Each Tuesday evening the kids meet and discuss the trials and triumphs of living clean. Counselors Doug Ford, BA, CADC, and Barbara Juchniewicz, MSW, LSW, teach the group coping skills, stress management, and how to set and achieve goals. They also act as sounding boards and confidants.
"It usually takes a month or two for new group members to trust us and the others," Ford explains. "When they feel comfortable, we encourage them to share their beliefs and to see the inconsistencies between what they believe and what they do."
Juchniewicz says because the nature of adolescence is to be impetuous, one of the main objectives is teaching the teens to take responsibility for their choices and to think before they act. Relapses, a normal part of early recovery, are treated as learning experiences, not failures. The same holds true if someone can't stick with the program. "Some kids simply need a more restrictive environment than others," she says.
At the same time that the teens meet, their parents gather in a room down the hall. It's here that the gut-wrenching guilt and fear surrounding drug abuse become almost palpable.
"When I first found out that Cathie was having problems with alcohol, there was this hole, kind of an empty sadness inside me that I can't describe," says her mom. "And then of course you ask yourself, 'What did I do wrong, and what could I, or should I, have done differently?' That awful feeling is always with you, it haunts you."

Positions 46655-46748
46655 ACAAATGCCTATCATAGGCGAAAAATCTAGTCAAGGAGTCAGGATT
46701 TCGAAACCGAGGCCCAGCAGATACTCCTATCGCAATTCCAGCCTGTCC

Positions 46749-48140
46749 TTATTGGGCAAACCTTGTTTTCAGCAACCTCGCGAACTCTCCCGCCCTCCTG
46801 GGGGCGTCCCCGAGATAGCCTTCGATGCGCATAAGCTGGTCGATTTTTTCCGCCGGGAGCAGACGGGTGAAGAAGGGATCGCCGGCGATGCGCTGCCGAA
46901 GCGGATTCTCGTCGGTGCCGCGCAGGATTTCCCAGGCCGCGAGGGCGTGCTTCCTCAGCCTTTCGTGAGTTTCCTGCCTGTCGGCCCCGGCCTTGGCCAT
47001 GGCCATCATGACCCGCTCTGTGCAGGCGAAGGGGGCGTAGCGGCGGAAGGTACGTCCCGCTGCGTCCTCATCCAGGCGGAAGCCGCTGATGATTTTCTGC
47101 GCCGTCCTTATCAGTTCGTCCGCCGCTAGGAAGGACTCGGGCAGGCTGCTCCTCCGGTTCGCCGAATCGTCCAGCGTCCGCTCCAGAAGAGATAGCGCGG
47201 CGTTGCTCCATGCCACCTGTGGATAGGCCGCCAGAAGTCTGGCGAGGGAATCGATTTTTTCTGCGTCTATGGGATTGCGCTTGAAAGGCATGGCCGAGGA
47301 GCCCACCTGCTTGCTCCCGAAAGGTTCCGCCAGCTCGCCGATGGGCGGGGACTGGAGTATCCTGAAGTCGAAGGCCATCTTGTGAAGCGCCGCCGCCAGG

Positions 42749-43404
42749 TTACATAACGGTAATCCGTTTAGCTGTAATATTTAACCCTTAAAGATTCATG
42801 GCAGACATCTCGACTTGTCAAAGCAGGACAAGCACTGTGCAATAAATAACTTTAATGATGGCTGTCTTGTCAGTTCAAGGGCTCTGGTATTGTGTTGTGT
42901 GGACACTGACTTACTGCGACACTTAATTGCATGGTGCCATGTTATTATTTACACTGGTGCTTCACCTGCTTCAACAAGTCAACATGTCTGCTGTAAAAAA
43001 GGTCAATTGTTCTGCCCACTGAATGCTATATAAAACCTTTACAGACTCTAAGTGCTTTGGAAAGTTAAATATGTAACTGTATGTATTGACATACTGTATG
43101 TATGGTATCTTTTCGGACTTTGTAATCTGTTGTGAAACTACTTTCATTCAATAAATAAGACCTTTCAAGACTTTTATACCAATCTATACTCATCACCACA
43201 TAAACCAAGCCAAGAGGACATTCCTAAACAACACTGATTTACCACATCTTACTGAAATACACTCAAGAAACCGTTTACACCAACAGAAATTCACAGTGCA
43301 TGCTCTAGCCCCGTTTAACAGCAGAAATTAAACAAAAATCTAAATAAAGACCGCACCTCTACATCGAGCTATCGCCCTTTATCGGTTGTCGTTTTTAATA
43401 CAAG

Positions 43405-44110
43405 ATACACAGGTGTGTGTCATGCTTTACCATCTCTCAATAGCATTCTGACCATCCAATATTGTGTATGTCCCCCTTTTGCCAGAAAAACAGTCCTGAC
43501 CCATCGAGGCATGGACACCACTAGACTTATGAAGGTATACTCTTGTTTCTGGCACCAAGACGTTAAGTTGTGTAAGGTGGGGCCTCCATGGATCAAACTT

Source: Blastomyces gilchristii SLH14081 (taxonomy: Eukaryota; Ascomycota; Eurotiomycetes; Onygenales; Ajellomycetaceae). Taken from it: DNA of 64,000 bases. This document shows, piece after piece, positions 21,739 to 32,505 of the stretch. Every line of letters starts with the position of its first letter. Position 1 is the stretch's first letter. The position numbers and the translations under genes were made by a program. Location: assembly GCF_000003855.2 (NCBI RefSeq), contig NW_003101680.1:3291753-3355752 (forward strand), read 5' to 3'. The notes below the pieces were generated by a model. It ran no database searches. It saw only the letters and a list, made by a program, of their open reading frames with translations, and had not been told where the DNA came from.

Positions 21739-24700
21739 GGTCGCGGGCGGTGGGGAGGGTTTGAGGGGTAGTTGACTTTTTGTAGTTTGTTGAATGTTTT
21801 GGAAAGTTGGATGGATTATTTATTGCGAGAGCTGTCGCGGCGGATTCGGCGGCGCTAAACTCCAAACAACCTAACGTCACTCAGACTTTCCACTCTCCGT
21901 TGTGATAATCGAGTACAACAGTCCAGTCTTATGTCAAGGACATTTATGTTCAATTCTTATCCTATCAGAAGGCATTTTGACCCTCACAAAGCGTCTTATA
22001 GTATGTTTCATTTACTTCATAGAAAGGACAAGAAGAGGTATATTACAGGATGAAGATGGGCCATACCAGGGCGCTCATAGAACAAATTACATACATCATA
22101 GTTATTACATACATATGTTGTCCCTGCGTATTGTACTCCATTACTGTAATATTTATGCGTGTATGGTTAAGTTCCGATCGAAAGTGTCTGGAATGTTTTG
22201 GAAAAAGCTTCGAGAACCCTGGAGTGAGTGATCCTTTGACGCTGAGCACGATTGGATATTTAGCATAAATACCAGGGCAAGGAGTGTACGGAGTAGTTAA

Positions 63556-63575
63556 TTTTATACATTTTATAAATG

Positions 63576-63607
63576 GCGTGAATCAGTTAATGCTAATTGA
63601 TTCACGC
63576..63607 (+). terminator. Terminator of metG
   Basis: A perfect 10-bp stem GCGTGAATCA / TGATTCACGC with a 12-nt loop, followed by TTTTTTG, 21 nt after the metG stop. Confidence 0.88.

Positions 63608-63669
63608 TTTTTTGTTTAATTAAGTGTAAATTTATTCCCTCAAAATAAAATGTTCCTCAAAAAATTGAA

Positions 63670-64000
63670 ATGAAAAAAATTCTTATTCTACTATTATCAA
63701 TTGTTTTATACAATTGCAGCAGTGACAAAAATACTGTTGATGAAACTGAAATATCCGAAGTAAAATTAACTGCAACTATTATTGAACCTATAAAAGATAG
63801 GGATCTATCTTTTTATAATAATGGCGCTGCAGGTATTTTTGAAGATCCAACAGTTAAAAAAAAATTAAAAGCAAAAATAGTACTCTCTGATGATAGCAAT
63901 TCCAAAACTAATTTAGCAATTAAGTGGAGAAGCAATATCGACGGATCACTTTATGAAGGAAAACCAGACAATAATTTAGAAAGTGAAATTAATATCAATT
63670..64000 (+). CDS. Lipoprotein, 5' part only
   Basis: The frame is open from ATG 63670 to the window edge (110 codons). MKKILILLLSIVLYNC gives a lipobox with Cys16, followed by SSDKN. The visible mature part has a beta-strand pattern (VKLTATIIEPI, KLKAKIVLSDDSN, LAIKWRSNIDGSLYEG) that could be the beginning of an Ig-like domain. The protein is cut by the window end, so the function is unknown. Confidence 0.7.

Juan's mother worries about the strained relationships that have developed at home. "My husband, he barely talks to Juan," she says, wiping tears from her eyes. "I know this is bad. I beg him, please, but he won't. My heart, it breaks. I don't know, what can I do?"
This is Tanya's mom's first meeting. A recovering alcoholic herself, she's been sober now for about six months. She's terribly frightened and confused and doesn't know where to begin. "How do I take control and still let Tanya know I love her?" she asks.
The veterans of the program reassure the newcomers. "It does get better," one mother promises another. "You'll be able to trust him again," another confirms.
"These parents are terrified that their children are going to die," explains Phyllis Reilly, MA, CADC, an addiction counselor and director of Addiction Recovery Services. "They don't know what to do anymore, and often they do all the wrong things out of love and guilt and because they're so scared."